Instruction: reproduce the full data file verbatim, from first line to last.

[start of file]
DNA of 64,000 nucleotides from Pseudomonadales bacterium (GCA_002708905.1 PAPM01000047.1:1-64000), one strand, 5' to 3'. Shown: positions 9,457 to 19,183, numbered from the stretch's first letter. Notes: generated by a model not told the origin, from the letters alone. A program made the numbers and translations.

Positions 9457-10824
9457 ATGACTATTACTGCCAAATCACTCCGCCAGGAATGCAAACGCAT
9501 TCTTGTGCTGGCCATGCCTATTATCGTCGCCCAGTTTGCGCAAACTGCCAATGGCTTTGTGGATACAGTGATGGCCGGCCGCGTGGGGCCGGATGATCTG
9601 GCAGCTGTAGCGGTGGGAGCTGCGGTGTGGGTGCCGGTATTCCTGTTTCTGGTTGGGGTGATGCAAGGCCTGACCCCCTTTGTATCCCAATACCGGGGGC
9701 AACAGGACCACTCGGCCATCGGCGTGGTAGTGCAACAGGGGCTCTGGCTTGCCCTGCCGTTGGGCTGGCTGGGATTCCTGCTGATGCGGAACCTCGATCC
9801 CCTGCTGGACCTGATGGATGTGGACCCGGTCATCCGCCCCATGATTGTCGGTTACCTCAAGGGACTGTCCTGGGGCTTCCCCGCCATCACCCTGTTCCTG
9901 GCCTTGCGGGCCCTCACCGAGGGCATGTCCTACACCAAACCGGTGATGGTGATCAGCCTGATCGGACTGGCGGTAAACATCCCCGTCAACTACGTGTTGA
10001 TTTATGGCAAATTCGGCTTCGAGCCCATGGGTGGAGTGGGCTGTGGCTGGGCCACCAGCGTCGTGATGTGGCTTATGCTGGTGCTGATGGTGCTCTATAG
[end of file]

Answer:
DNA of 64,000 nucleotides from Pseudomonadales bacterium (GCA_002708905.1 PAPM01000047.1:1-64000), one strand, 5' to 3'. Shown: positions 9,457 to 19,183, numbered from the stretch's first letter. Notes: generated by a model not told the origin, from the letters alone. A program made the numbers and translations.

Positions 9457-10824
9457 ATGACTATTACTGCCAAATCACTCCGCCAGGAATGCAAACGCAT
9501 TCTTGTGCTGGCCATGCCTATTATCGTCGCCCAGTTTGCGCAAACTGCCAATGGCTTTGTGGATACAGTGATGGCCGGCCGCGTGGGGCCGGATGATCTG
9601 GCAGCTGTAGCGGTGGGAGCTGCGGTGTGGGTGCCGGTATTCCTGTTTCTGGTTGGGGTGATGCAAGGCCTGACCCCCTTTGTATCCCAATACCGGGGGC
9701 AACAGGACCACTCGGCCATCGGCGTGGTAGTGCAACAGGGGCTCTGGCTTGCCCTGCCGTTGGGCTGGCTGGGATTCCTGCTGATGCGGAACCTCGATCC
9801 CCTGCTGGACCTGATGGATGTGGACCCGGTCATCCGCCCCATGATTGTCGGTTACCTCAAGGGACTGTCCTGGGGCTTCCCCGCCATCACCCTGTTCCTG
9901 GCCTTGCGGGCCCTCACCGAGGGCATGTCCTACACCAAACCGGTGATGGTGATCAGCCTGATCGGACTGGCGGTAAACATCCCCGTCAACTACGTGTTGA
10001 TTTATGGCAAATTCGGCTTCGAGCCCATGGGTGGAGTGGGCTGTGGCTGGGCCACCAGCGTCGTGATGTGGCTTATGCTGGTGCTGATGGTGCTCTATAG